The Effect of ILO Minimum Age Conventions on Child Labour and School Attendance
AbstractChild labour has always been one of the core concerns of the International Labour Organisation (ILO). In this paper, we investigate whether ILO conventions have contributed to reducing the scale of the problem. We use two approaches to answering the question. Evidence based on country-level data shows that, by 1990, countries having ratified ILO conventions were in no different position concerning child labour than nonratifying states. Using individual-level data on school attendance from the 1990s, there is little evidence for an increase in school attendance for children protected by ILO convention No. 138 as compared to unprotected children. --
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Bibliographic InfoPaper provided by ZEW - Zentrum für Europäische Wirtschaftsforschung / Center for European Economic Research in its series ZEW Discussion Papers with number 04-52.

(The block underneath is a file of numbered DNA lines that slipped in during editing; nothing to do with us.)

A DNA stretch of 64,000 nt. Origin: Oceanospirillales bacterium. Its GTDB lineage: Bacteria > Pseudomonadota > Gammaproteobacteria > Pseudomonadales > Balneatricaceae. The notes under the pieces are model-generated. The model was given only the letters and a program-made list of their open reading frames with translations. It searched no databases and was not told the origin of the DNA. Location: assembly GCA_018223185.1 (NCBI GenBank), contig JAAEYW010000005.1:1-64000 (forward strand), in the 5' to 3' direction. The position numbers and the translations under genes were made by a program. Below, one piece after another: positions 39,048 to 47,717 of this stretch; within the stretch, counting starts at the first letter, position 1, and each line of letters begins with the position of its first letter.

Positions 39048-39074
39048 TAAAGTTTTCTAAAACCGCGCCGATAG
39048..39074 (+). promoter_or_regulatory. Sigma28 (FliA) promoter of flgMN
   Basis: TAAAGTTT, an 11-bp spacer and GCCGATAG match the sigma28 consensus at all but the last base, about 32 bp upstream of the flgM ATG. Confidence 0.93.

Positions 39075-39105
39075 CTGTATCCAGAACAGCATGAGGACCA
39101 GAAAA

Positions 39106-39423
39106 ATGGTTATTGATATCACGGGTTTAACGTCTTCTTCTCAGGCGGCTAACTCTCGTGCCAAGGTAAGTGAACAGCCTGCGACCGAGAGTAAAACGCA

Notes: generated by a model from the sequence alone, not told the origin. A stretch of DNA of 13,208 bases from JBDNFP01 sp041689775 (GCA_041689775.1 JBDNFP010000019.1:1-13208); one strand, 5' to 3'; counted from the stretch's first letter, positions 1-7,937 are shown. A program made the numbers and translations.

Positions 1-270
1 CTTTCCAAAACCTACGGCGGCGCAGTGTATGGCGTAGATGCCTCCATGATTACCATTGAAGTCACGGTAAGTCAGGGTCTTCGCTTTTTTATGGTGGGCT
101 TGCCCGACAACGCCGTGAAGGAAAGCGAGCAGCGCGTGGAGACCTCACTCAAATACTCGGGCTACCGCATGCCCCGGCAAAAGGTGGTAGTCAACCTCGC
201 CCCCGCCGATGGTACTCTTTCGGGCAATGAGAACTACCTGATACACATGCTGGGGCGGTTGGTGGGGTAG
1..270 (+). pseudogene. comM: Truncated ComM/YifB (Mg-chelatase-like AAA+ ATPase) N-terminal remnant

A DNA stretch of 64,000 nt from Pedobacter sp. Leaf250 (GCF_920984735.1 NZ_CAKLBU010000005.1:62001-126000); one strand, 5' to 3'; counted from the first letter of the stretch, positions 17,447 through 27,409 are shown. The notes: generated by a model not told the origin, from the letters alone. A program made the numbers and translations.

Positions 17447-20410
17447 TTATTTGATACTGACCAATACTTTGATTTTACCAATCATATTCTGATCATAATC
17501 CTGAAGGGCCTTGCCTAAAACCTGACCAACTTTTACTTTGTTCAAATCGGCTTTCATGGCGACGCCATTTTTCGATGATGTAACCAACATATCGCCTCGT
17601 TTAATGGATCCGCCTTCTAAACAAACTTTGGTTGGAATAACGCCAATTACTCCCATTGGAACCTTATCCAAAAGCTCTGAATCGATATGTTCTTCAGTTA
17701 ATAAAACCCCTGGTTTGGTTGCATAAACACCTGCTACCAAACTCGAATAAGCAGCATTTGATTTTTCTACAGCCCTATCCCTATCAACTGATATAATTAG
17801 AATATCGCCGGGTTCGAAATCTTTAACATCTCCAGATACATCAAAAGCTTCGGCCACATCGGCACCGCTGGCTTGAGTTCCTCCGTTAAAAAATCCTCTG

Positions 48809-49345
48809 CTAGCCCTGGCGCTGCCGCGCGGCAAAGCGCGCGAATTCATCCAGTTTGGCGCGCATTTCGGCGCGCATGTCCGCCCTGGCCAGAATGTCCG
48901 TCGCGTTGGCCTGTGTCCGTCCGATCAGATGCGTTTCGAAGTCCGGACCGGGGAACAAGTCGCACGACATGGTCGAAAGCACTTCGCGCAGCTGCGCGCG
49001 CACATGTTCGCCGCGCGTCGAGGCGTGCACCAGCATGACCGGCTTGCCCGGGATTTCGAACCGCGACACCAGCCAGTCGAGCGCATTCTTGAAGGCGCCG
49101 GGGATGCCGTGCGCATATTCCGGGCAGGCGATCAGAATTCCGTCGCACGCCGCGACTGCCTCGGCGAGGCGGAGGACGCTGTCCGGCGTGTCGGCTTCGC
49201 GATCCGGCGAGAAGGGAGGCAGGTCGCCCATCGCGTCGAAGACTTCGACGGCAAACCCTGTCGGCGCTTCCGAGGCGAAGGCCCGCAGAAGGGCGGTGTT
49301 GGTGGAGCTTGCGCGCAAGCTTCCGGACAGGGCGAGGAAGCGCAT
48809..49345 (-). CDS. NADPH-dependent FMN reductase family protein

Date of creation: 2004
Date of revision:
Child labour; school attendance; international labour standards; ILO;
Find related papers by JEL classification:
- J21 - Labor and Demographic Economics - - Demand and Supply of Labor - - - Labor Force and Employment, Size, and Structure
- O19 - Economic Development, Technological Change, and Growth - - Economic Development - - - International Linkages to Development; Role of International Organizations
- J82 - Labor and Demographic Economics - - Labor Standards - - - Labor Force Composition
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